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The Murder of Regilla
     

The Murder of Regilla

by Sarah B Pomeroy
 

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Born to an illustrious Roman family in 125 BCE, Regilla was married at the age of fifteen to Herodes, a wealthy Greek. Twenty years later--and eight months pregnant with her sixth child--Regilla died under mysterious circumstances, after a blow to the abdomen delivered by Herodes's freedman. Though Herodes was charged, he was acquitted. Pomeroy's investigation

Overview

Born to an illustrious Roman family in 125 BCE, Regilla was married at the age of fifteen to Herodes, a wealthy Greek. Twenty years later--and eight months pregnant with her sixth child--Regilla died under mysterious circumstances, after a blow to the abdomen delivered by Herodes's freedman. Though Herodes was charged, he was acquitted. Pomeroy's investigation suggests that despite Herodes's erection of numerous monuments to his deceased wife, he was in fact guilty of the crime.

Editorial Reviews

Publishers Weekly

In one of the great scandals of second-century Greece, Regilla, the pregnant Roman wife of Greek philosopher and rhetorician Herodes, died from a blow to the abdomen. Drawing on archeological and textual evidence, Pomeroy (Goddesses, Whores, Wives and Slaves) carefully reconstructs Regilla's life, her eventual murder and Herodes's trial and acquittal, splendidly recreating the Greek culture of A.D. 160 and its attitudes around class, culture and sex. An upper-class woman with some schooling and exposure to the cultural affairs of her husband, Regilla owned her own property, which became a sore spot in her marriage. In other ways, though, she was hardly unique. Regilla likely could not communicate well in Greek, nor could she match wits with her husband. She married at 15, died at about 35 and ably performed the primary duty of a wife in the Roman Empire: bearing children. Numerous illustrations and quotations lend depth to Pomeroy's masterful depiction of second-century Greece and the tragic portrait of a woman whose story has been lost to history until now. Illus. (Sept. 25)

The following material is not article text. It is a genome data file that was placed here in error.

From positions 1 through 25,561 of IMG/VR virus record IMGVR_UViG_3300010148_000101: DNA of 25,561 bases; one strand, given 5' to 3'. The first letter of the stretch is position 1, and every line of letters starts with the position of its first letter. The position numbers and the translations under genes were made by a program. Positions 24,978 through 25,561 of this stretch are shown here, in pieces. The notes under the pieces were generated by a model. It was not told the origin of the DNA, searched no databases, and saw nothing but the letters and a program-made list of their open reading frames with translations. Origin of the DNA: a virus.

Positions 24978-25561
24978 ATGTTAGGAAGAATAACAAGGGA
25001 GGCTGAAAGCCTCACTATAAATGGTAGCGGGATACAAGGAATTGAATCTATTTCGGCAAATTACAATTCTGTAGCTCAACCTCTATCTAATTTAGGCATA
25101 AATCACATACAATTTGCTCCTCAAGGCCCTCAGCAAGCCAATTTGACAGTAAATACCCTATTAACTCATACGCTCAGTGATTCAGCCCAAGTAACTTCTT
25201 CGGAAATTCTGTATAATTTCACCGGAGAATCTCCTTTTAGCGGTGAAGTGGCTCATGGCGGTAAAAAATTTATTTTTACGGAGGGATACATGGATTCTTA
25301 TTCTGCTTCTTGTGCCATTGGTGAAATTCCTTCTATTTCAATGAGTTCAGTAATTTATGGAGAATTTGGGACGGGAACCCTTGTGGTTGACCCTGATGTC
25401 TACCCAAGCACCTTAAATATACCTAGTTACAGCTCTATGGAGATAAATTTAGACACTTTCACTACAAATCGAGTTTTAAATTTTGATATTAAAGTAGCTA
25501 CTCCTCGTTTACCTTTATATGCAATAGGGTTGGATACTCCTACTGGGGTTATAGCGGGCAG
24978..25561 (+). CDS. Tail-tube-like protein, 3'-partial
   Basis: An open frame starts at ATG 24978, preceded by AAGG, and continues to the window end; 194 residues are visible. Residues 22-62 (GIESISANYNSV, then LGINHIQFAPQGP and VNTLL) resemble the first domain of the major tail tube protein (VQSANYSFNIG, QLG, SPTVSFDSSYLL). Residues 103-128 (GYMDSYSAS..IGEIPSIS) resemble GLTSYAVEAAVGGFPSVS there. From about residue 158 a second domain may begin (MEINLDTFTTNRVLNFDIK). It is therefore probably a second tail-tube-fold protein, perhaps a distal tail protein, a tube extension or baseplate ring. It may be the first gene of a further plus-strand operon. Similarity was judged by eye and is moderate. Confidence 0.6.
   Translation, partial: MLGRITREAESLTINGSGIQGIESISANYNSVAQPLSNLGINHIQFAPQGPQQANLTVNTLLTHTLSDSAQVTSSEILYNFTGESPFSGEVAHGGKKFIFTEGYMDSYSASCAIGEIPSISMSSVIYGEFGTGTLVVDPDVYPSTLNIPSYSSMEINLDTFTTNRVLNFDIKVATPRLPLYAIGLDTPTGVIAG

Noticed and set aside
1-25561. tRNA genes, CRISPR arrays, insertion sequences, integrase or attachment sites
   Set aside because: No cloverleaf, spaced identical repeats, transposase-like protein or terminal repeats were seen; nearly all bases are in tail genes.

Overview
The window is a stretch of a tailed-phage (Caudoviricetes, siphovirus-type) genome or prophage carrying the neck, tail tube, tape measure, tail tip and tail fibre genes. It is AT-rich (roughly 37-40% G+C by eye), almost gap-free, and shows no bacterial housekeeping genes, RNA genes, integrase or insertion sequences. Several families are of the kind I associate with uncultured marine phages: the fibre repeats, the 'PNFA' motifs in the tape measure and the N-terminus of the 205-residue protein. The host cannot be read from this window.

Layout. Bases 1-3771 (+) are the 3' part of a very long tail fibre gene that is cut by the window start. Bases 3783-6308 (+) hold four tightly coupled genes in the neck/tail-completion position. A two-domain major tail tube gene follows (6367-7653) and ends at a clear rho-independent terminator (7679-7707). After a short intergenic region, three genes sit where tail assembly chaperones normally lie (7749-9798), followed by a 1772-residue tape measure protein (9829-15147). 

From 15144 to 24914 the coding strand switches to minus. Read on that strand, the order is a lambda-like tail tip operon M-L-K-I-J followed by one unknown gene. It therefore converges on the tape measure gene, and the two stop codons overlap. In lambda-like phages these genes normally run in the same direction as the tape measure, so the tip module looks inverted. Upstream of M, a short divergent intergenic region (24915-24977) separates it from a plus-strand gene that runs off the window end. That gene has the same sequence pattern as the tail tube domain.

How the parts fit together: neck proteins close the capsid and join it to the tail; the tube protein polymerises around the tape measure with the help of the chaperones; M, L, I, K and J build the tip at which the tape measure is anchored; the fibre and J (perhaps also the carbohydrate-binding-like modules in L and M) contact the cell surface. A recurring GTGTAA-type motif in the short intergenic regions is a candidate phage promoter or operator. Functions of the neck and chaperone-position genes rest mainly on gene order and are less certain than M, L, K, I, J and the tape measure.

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New Yorker

[Pomeroy] provides an absorbing analysis of justice, society, culture, and customs in the second-century Roman Empire.

Times Literary Supplement

Sarah B. Pomeroy's passionate account in The Murder of Regilla, following her from birth to death, is a sharp reminder of the brutally blunt edges of gender inequality.
Joy Connolly

Product Details

ISBN-13:
9780674042209
Publisher:
Harvard University Press
Publication date:
06/30/2009
Sold by:
Barnes & Noble
Format:
NOOK Book
Pages:
264
File size:
533 KB

What People are Saying About This

Sarah Pomeroy has been one of the most influential voices in the study of women in antiquity. It's good to find her now turning to the multi-cultural world of Greece under the Roman Empire--and to a nasty case of domestic murder.
Barbara Levick
A bold and well-informed first history of Regilla herself. Pomeroy is supremely well qualified to assess literary, epigraphic, architectural, and sculptural evidence. Her dramatic narrative and sympathetic presentation afford a gripping read.
Barbara Levick, Oxford University
Mary Lefkowitz
A fascinating and vivid portrait, by one of the greatest authorities on ancient women. Drawing on a wide variety of ancient sources, Pomeroy enables us to see Regilla in her complex and dangerous environment. An informative and accessible introduction to the world of the second century AD.
Mary Lefkowitz, Wellesley College
Mary Beard
Sarah Pomeroy has been one of the most influential voices in the study of women in antiquity. It's good to find her now turning to the multi-cultural world of Greece under the Roman Empire--and to a nasty case of domestic murder.
Mary Beard, Cambridge University
Jo Ann Kay McNamara
Imaginatively deploying sparse and disparate sources, Pomeroy has constructed a dazzling mosaic, setting the biography of a unique woman into the little-known world of second century Roman Greece.
Jo Ann Kay McNamara, author of Sisters in Arms: Catholic Nuns through Two Millennia

Meet the Author

Sarah B. Pomeroy is Distinguished Professor Emerita of Classics and History at the City University of New York.

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